Thursday, July 28, 2005 Updated: July 29, 9:26 AM ET
Sox will explore Ramirez trade, but will be hard
BOSTON -- Manny Ramirez's trade request will be difficult to
honor because of his contract, Boston Red Sox president Larry
Lucchino said Thursday.
Lucchino also said he didn't know the left fielder's motivation for refusing manager Terry Francona's request to play Wednesday afternoon's game at Tampa Bay after another outfielder, Trot Nixon,
was sidelined with a strained muscle in his side. Before the
injury, Francona told Ramirez he could have the day off.
Manny Ramirez wants a trade out of Boston -- at least the third time in four seasons he's demanded out.
"It's hard to know if the events of the last couple of days are
the result of sort of psychological and physical needs for a
sustained period of rest or it's some calculation or some move to
encourage us to trade him," Lucchino told WEEI radio on his
regularly scheduled segment.
Lucchino and Ramirez's agent, Scott Parker, did not immediately return phone calls seeking comment. Team owner John Henry and general manager Theo Epstein did not respond to e-mails, and the Red Sox clubhouse was locked on their day off Thursday.
Ramirez is batting .275 with 28 homers and a major
league-leading 92 RBI for the Red Sox, who lead the AL East by 1½
games over the New York Yankees. He is due $64.2 million from his
$160 million, eight-year contract: $7,213,115 from Friday through
the rest of this season from this year's $20 million salary, $19
million in 2006, $18 million in 2007 and $20 million in 2008. The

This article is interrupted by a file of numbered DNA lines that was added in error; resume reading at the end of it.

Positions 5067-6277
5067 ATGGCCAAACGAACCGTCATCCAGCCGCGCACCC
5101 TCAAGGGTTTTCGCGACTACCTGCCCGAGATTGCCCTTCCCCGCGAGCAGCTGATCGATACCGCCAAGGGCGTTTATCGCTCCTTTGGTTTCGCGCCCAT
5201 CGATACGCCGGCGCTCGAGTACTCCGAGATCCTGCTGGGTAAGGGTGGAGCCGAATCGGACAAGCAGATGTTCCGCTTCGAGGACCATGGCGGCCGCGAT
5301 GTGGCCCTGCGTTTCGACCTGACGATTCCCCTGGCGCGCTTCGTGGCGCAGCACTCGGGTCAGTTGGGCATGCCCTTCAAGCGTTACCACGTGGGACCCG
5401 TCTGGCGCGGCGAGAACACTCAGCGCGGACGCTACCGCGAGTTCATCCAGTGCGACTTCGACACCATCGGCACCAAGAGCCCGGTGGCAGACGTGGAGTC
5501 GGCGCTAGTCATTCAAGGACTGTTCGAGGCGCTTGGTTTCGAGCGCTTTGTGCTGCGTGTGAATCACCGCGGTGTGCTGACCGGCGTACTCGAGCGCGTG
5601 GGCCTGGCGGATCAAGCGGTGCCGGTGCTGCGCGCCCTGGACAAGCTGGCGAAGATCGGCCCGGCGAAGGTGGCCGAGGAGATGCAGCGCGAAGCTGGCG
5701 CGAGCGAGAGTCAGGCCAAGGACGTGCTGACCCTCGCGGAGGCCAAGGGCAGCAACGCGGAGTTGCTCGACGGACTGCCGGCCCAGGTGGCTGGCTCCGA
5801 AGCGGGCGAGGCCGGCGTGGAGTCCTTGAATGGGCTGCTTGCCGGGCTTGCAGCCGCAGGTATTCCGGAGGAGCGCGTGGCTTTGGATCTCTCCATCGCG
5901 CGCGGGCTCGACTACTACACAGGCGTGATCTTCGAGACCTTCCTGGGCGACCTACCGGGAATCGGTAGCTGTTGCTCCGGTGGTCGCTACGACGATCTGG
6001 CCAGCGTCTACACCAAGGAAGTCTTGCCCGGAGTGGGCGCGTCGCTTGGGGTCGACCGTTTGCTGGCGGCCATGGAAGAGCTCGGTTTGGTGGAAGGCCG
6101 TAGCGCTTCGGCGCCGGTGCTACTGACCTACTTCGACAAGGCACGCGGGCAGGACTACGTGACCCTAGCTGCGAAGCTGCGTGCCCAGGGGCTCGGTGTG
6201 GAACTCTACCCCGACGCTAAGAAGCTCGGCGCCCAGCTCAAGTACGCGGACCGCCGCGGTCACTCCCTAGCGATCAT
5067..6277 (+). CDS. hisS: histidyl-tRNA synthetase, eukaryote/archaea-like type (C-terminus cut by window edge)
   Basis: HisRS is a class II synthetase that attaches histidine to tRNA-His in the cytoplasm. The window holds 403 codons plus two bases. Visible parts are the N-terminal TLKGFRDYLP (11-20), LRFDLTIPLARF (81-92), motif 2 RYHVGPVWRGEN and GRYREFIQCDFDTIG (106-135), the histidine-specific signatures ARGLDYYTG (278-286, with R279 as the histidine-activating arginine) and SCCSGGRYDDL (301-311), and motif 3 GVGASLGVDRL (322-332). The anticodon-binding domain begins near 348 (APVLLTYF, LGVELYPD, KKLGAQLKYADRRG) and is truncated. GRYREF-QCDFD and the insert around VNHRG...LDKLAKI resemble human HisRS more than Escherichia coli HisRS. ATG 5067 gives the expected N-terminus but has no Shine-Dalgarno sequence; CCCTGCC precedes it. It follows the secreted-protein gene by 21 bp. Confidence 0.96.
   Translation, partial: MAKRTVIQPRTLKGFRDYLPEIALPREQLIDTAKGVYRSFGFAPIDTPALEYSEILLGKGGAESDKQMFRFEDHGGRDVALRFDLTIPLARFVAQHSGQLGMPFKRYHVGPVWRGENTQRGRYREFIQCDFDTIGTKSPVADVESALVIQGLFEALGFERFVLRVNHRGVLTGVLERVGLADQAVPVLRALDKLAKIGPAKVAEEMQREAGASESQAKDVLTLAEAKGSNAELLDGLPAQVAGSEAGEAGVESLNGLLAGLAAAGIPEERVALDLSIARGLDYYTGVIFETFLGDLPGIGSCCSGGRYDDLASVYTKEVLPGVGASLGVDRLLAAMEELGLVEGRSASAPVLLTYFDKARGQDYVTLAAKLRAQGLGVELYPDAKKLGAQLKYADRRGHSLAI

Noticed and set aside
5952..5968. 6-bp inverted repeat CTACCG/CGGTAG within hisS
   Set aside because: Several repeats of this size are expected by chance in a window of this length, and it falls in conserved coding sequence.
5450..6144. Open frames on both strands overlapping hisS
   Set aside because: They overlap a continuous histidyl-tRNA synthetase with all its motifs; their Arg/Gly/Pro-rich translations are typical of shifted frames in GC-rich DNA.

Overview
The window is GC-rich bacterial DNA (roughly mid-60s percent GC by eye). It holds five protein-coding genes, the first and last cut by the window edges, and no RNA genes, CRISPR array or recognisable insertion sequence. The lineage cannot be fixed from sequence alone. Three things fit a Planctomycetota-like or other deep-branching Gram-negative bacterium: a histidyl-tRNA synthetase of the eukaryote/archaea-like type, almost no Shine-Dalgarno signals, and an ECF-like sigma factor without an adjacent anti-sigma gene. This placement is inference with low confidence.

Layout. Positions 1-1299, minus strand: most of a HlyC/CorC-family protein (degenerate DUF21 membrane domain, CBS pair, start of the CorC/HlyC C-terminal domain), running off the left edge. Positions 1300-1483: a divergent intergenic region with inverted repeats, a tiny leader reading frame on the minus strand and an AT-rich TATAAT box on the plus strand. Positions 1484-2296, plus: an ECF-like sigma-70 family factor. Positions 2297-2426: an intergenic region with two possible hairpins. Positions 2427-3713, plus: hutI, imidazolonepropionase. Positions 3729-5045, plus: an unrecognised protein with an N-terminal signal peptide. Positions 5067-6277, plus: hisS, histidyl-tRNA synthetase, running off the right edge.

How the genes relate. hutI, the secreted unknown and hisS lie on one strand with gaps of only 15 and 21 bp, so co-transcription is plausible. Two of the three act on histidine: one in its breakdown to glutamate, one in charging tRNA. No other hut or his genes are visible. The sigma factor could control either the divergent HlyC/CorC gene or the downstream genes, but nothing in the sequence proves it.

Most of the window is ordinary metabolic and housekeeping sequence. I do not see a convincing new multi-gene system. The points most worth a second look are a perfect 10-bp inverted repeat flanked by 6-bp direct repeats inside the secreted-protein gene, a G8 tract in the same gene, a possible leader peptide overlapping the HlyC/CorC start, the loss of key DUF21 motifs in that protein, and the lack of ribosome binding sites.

deal also includes team options for two additional seasons at $20
On Tuesday, Sports Illustrated reported on its Web site that
Ramirez, for at least the third time in four seasons, had asked to
be traded. The report said he told club officials he was unhappy in
Boston, especially with an off-field lack of privacy.
The Red Sox will explore trading him before Sunday's deadline,
but that will be tough, Lucchino said.
"Because of the size of his contract, obviously, it's hard," he said. "There aren't a lot of clubs that are going to be interested, but it depends how little you're willing to take in return with respect to trades. I'm not talking about Manny specifically, although it certainly applies to him."
A club might want to make a deal if it asks the Red Sox to pay 95 percent of Ramirez's salary, "but that's not a particularly intelligent thing for us to do," Lucchino said.
He also said this is the fourth straight season in which Ramirez has requested a trade "and our general response was, `it's that time of year' and we'll explore it as we explore other trades."
Boston may resist trading Ramirez because it is short in the outfield. With Nixon on the 15-day disabled list and Ramirez not playing, Francona used first baseman Kevin Millar in left field and
rookie Adam Stern in right Wednesday.
Despite leading the division, Red Sox officials would like to improve their postseason chances with a trade. Last year, Epstein sent shortstop Nomar Garciaparra to the Chicago Cubs at the deadline.
"It is the time of year when you consider all manner of
trades," Lucchino said. "Theo is certainly willing to be bold and
make moves that other GMs might shy away from, so this is the time
for us to think about trades and, certainly, Manny's name will come
up from time to time, I'm sure, in the next 72 hours."